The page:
Paceline Podcast 153

Paceline Podcast 153

Pennsylvania in spring is a good place to be a cyclist. The landscape glows in technicolor and the events can be unusual with equal doses of nutty, fun and camaraderie. Selene shares some of the unusual events that she does, like the 666 Cinder Race Series. For her, these oddball events are part of the lifeblood of her cycling life.

Patrick takes on the Superman vs. Batman question of bike equipment: lightweight or aero? Which should you choose? There is an answer, and it’s good and true for most any rider. And the answer isn’t necessarily as expensive as you think.

 

 

The Paceline is supported by Eliel Cycling. Crafted in California, the Eliel brand combines the latest technology with cycling tradition to deliver an experience that is authentically California. View their retail gear and custom program at www.elielcycling.com

 

Show links:

Selene’s review of the Jamis Dragonfly

Patrick’s ride report on the Huffmaster Hopper

Zipp 454 NSW Wheels

 

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7 comments

  1. Matthew

    question for Selene in regards to unpaved Pennsylvania routes/ “roads” in October!

    I am signed up!

    I was wondering if you think that the WTB Byway 650bx 47mm would a good tire for the ride? Or would a tire with more tread be necessary? like the Terrene Elwood or WTB Venture be a better tire?

    1. Selene Yeager

      Hey! You’ll love the course. Are you doing the 120? This isn’t the answer you’re looking for, but it’s the truth…there is no single right tire for this ride. Much of the gravel is gorgeous, nice than tarmac. There’s about 30 miles of the 120 that is pretty rough. I rode Schwalbe G-Ones (40c) last year and was perfectly happy. Some people go bigger; some go smaller. It’s really what you’re comfortable with. I would say that you don’t need a lot of tread. Even if it rains, it’s not the kind of mud that sticks to everything like you see in Kansas or Oklahoma. Not sure if that helped!

  2. Matthew

    well that comment didn’t work right. If it can be deleted please do. Stinking small phone screen…

    the G ones seem to have more tread in the middle vs sides like the Byways do. They are 47mm but I wasn’t sure if i could/ should go with tread or smoother. My Chief Financial Officer would not want me to buy tires for the ride but If it makes the ride better I dont want to be slip slidding away.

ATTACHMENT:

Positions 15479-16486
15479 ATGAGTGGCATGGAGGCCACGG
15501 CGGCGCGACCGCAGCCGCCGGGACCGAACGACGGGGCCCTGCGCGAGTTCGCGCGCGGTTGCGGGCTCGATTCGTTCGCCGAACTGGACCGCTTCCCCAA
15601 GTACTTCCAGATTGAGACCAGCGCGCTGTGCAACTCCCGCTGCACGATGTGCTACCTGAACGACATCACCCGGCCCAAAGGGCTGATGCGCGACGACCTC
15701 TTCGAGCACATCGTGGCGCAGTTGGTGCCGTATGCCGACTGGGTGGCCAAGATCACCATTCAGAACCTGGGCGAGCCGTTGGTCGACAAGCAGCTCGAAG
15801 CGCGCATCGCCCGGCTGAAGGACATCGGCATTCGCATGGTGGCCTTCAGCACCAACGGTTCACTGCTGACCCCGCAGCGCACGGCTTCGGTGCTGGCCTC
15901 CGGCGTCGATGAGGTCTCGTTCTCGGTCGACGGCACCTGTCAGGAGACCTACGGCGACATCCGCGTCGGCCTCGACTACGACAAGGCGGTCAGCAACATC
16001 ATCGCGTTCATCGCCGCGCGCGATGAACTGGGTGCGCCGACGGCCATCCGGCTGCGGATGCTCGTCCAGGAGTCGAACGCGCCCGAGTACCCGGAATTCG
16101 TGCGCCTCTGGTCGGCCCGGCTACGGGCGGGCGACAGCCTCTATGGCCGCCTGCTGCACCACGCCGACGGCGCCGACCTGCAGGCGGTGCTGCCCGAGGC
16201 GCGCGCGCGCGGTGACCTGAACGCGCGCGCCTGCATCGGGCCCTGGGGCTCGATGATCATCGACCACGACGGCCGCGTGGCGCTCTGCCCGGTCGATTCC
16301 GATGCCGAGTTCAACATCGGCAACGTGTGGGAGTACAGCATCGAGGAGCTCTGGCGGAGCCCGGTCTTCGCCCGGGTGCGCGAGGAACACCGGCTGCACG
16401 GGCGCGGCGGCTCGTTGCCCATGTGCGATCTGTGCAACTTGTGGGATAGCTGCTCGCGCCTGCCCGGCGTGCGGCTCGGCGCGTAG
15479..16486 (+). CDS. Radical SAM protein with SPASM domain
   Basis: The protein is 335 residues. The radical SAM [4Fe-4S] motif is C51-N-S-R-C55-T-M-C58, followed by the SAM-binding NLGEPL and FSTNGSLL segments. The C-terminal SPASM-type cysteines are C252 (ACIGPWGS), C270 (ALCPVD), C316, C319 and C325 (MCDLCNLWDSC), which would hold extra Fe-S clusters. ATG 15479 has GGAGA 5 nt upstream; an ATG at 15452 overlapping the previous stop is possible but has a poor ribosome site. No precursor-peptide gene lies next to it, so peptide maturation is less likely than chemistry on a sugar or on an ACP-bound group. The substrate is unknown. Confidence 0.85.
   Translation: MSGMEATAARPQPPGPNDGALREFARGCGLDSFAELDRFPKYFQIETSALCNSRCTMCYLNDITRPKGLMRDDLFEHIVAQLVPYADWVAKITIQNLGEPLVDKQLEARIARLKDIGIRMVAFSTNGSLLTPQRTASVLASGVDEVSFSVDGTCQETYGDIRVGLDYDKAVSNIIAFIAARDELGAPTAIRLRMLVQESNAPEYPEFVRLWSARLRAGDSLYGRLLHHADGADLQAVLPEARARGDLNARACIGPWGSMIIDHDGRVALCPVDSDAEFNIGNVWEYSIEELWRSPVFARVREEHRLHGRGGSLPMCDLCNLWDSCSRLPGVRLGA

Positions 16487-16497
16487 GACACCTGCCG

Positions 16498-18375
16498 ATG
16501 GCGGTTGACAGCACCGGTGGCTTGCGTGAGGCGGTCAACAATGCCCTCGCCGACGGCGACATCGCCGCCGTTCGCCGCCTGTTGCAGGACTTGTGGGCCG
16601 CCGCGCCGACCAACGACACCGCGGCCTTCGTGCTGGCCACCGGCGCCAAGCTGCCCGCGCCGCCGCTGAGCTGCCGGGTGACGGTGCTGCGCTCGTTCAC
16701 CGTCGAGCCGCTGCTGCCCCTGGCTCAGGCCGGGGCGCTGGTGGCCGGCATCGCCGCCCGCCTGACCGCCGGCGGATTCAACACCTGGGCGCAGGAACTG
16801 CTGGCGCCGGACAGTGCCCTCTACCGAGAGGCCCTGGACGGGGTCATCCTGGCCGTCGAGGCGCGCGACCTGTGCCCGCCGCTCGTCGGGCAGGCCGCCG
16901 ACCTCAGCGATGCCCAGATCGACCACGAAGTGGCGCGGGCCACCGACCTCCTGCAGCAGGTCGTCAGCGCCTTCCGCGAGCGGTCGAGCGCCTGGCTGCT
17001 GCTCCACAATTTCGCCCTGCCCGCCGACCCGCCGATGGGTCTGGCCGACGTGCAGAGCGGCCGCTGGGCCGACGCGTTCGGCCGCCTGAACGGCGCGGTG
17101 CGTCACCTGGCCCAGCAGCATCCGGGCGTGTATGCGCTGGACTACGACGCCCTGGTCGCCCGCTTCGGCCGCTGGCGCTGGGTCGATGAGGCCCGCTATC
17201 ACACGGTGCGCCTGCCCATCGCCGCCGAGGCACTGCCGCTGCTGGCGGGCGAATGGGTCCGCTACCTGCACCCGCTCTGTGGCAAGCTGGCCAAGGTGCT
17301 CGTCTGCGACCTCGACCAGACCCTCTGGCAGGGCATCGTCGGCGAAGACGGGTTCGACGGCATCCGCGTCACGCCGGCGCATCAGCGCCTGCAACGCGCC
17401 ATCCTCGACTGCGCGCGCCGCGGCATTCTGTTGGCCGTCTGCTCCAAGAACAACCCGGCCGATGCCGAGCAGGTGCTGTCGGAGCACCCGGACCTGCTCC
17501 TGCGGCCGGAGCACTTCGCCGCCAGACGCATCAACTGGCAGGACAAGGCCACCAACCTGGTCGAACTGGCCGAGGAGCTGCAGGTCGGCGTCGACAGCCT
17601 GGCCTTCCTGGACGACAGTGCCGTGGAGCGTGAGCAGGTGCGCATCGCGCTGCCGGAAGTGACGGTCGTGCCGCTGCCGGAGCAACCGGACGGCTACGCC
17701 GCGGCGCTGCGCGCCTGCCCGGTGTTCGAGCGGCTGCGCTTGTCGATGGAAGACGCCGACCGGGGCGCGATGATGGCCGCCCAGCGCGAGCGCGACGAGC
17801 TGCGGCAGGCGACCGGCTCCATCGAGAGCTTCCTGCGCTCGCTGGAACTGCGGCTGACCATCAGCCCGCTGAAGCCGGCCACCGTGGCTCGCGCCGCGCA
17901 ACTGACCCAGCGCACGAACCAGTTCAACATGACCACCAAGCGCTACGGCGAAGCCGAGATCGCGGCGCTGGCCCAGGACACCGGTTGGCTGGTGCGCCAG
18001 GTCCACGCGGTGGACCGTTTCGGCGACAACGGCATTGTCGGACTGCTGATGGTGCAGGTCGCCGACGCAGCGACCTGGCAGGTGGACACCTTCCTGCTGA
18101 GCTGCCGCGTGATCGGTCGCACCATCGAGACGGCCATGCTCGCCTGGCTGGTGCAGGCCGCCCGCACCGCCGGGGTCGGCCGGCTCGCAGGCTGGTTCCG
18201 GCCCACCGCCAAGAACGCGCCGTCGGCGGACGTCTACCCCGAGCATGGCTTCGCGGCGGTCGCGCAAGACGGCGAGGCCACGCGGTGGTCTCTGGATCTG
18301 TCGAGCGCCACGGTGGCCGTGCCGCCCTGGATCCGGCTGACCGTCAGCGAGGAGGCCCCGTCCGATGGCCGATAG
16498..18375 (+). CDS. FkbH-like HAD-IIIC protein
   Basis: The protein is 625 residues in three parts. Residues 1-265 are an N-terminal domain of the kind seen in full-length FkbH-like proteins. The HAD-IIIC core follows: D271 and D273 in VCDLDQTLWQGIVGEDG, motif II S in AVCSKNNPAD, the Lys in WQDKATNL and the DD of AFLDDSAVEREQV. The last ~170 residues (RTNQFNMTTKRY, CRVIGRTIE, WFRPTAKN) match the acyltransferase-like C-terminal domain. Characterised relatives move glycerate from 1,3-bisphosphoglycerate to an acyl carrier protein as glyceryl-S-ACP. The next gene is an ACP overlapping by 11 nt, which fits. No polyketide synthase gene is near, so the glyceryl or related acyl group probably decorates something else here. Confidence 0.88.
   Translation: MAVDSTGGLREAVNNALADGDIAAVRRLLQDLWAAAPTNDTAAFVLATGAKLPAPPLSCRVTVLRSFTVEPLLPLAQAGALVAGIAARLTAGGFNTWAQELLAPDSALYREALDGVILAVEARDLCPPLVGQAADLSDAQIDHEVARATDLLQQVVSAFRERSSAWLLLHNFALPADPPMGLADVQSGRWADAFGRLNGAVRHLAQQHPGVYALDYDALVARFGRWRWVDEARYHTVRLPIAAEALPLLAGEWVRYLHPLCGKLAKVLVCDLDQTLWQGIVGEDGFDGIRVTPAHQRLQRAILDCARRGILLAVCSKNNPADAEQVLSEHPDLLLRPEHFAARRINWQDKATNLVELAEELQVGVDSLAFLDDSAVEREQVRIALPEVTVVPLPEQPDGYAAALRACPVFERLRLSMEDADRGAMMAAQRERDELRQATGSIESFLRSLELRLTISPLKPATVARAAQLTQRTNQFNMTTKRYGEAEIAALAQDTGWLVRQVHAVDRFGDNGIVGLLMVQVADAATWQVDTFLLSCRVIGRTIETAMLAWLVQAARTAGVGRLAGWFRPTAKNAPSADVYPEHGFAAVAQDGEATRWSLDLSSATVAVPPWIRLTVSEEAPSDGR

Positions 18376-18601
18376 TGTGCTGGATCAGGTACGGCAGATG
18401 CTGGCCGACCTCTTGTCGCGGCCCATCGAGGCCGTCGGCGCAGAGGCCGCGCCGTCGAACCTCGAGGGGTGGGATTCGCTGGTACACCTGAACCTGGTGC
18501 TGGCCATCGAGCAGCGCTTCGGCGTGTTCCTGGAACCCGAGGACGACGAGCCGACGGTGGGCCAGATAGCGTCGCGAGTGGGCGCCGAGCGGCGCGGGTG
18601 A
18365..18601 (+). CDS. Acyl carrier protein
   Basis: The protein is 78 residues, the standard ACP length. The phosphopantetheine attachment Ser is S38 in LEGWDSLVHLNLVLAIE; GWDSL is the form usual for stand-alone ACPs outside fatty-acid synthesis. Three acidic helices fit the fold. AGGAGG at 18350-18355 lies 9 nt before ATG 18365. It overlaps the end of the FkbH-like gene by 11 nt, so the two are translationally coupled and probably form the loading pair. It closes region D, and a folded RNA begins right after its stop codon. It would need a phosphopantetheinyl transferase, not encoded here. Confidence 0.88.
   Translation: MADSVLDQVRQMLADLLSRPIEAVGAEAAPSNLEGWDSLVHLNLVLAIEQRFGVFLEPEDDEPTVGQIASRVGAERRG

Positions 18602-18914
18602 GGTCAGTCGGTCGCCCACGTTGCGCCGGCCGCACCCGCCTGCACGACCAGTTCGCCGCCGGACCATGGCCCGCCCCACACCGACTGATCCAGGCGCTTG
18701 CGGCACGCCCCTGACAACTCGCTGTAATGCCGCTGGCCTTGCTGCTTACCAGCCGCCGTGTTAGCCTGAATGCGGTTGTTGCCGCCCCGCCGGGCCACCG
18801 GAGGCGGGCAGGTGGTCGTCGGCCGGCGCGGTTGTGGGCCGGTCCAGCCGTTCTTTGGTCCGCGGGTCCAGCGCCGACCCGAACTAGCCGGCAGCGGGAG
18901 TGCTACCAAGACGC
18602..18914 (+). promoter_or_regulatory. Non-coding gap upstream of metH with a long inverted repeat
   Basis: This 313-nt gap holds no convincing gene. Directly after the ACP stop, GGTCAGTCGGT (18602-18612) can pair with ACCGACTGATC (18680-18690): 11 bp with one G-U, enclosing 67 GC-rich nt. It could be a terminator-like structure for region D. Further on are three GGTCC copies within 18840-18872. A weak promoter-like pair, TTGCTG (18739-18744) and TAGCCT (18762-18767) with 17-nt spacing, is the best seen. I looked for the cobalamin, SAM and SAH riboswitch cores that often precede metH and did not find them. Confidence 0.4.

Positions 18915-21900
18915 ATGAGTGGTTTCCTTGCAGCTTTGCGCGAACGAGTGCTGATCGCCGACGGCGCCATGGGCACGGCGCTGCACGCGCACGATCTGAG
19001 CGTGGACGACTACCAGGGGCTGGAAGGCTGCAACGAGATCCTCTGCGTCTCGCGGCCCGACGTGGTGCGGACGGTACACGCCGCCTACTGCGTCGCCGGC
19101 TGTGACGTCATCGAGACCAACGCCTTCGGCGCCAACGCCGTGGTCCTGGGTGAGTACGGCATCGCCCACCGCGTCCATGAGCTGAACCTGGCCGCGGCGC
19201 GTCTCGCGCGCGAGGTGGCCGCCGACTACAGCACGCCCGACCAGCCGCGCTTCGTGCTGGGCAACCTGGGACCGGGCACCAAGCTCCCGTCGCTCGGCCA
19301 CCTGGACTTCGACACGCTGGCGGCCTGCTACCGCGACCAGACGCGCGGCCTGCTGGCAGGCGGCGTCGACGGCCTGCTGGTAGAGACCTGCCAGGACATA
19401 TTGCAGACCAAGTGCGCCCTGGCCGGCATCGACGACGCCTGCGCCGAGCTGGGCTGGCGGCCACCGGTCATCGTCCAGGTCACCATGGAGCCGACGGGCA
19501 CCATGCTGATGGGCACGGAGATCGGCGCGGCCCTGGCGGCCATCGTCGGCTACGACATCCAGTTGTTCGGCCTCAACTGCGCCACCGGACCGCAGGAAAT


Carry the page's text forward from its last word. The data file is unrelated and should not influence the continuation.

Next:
Never really ridden gravel except around a local lake.

  3. Neil Winkelmann

    Re: Aero Vs Light. For me, light weight makes a bike nicer to ride with little downside. To avoid fragility, one needs to open their wallet, of course. Was it Tom Ritchey who said “light, cheap strong – pick any 2”?

    But…..a set of aero wheels is admittedly faster, but is seemingly worse in every other way (for me). Worse braking, heavier, less stable in cross-winds, harsher riding(?), more expensive than even the highest-end alloy rims. So, for a non-road-racer like me, where absolute speed isn’t really the main driver, I want a bike that just feels great to ride. On the flat, I feel fast enough and I can hang in a bunch with faster riders. Where I want to be fast is on the climbs. So while I’m happy to drop serious coin on a great, light bike, for now, a set of carbon aero carbon wheels is a step too far (and maybe even a step backwards in terms of what I want from a bike).

  4. Garrett

    This may seem like a strange question to seasoned cyclists, but how to I predict the difficulty of a ride/race? I’m historically more of a runner, and runs seem easier to judge (and they’re relatively short!). The Monkey Knife Fight (50) was my first cycling event. It was amazing, and I loved the hills. LuLackaWyco (75) was my second event. I loved the first 1/2 of the hills, the longer mileage made it tough, and of course the weather was brutal. Dirty Kanza (100) will be my 3rd event. Distance, hills, weather… Is there anything close to a secret formula for predicting difficulty?
    I love the podcast – it’s been a fantastic way to learn more about cycling while I suffer inside on a trainer.

    1. Selene Yeager

      Not a strange question for seasoned cyclists! Dozens of seasoned cyclists (including yours truly) underestimated how difficult LLWH was going to be yesterday! Weather is ALWAYS a wild card. Experience taught me that if it only showered yesterday we’d be fine. But if the skies got darker and the rain heavier, we’d get in some trouble. And we did! (We ducked inside a diner for soup and coffee and a warm up.) Generally, if you look at the distance and elevation, if you gain 1000 feet per 10 miles, you’re in for a tough ride. Anything over that? Really tough. (Note Ride with GPS nearly always underestimates elevation gain; I add 1,000 feet in my mind so I’m not surprised). There is no way to estimate how hard Dirty Kanza is. You look at the distance and course and think, “Okay, that’s hard.” But you get out in the elements and start pedaling over those chunky roads…and then realize that you NEVER COAST, and suddenly it’s clear that it’s going to be way harder than you thought. If something has a reputation (like DK200) to be something that is hard to simply finish, you know it’s going to be very, very hard. But honestly if you’ve never been to an event, it’s hard to know exactly what you’re in for. That’s where talking to people and scoping out their social media feeds can give you a lot of information! Thanks for listening!

  5. matthew

    @selene that is good advice. I am a bit nervous about the Unpaved route but I hope to be ready for that… I want to have fun not suffer through the ride.

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